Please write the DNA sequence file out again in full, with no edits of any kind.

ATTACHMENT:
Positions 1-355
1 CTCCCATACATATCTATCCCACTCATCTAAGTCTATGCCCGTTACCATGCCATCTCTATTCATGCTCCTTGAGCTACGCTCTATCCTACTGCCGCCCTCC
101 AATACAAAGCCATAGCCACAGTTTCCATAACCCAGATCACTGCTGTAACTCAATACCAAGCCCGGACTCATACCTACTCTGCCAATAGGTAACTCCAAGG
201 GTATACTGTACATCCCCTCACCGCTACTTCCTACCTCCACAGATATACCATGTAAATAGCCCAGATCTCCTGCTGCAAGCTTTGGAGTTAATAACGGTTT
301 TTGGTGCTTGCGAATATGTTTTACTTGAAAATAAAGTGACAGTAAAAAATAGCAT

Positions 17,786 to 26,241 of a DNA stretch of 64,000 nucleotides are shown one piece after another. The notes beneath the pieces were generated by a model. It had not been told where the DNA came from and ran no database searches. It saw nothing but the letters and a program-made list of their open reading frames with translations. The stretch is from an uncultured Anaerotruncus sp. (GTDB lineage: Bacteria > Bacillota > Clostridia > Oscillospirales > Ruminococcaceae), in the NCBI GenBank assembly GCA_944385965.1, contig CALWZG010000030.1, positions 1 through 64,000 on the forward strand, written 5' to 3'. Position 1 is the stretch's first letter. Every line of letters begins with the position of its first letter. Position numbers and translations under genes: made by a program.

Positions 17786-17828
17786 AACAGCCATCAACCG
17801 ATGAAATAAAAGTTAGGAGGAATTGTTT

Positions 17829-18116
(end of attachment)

Positions 1-355
1 CTCCCATACATATCTATCCCACTCATCTAAGTCTATGCCCGTTACCATGCCATCTCTATTCATGCTCCTTGAGCTACGCTCTATCCTACTGCCGCCCTCC
101 AATACAAAGCCATAGCCACAGTTTCCATAACCCAGATCACTGCTGTAACTCAATACCAAGCCCGGACTCATACCTACTCTGCCAATAGGTAACTCCAAGG
201 GTATACTGTACATCCCCTCACCGCTACTTCCTACCTCCACAGATATACCATGTAAATAGCCCAGATCTCCTGCTGCAAGCTTTGGAGTTAATAACGGTTT
301 TTGGTGCTTGCGAATATGTTTTACTTGAAAATAAAGTGACAGTAAAAAATAGCAT

Positions 17,786 to 26,241 of a DNA stretch of 64,000 nucleotides are shown one piece after another. The notes beneath the pieces were generated by a model. It had not been told where the DNA came from and ran no database searches. It saw nothing but the letters and a program-made list of their open reading frames with translations. The stretch is from an uncultured Anaerotruncus sp. (GTDB lineage: Bacteria > Bacillota > Clostridia > Oscillospirales > Ruminococcaceae), in the NCBI GenBank assembly GCA_944385965.1, contig CALWZG010000030.1, positions 1 through 64,000 on the forward strand, written 5' to 3'. Position 1 is the stretch's first letter. Every line of letters begins with the position of its first letter. Position numbers and translations under genes: made by a program.

Positions 17786-17828
17786 AACAGCCATCAACCG
17801 ATGAAATAAAAGTTAGGAGGAATTGTTT

Positions 17829-18116